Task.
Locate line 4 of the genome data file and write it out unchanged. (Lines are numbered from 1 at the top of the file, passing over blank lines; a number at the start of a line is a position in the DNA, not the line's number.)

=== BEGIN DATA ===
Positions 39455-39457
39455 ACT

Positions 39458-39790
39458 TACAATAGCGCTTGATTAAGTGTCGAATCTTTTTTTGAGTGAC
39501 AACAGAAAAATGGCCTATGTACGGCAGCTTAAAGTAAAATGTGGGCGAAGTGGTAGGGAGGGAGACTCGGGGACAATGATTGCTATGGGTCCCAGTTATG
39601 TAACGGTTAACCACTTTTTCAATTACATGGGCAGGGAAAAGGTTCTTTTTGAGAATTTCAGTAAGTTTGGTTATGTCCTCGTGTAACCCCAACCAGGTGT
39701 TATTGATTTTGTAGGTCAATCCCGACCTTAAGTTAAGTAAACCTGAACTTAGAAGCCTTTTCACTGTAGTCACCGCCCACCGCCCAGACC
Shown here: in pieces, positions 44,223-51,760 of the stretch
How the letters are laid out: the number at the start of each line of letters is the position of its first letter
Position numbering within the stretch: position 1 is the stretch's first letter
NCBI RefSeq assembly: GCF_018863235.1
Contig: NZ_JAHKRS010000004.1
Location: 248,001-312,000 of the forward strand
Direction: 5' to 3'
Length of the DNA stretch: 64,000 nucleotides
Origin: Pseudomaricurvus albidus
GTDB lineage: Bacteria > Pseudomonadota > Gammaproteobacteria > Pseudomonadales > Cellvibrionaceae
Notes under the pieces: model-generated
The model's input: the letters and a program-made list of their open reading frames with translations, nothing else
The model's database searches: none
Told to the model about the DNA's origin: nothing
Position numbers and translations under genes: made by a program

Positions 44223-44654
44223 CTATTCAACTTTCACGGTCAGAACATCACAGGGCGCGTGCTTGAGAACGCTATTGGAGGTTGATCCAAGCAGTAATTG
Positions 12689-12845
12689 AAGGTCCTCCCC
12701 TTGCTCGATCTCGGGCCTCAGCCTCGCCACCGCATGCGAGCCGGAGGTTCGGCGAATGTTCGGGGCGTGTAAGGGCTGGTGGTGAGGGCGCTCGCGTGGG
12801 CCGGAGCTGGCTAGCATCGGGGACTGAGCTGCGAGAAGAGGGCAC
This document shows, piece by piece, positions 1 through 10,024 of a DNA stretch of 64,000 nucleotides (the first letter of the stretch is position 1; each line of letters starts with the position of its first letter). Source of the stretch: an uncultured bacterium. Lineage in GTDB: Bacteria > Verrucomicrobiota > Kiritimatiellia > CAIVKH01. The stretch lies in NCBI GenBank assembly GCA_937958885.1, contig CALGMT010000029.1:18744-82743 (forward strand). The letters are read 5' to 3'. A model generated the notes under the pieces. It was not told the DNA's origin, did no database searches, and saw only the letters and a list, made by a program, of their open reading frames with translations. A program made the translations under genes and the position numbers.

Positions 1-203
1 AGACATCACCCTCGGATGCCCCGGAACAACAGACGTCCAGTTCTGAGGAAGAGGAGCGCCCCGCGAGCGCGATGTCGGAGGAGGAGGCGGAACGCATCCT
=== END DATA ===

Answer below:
39458 TACAATAGCGCTTGATTAAGTGTCGAATCTTTTTTTGAGTGAC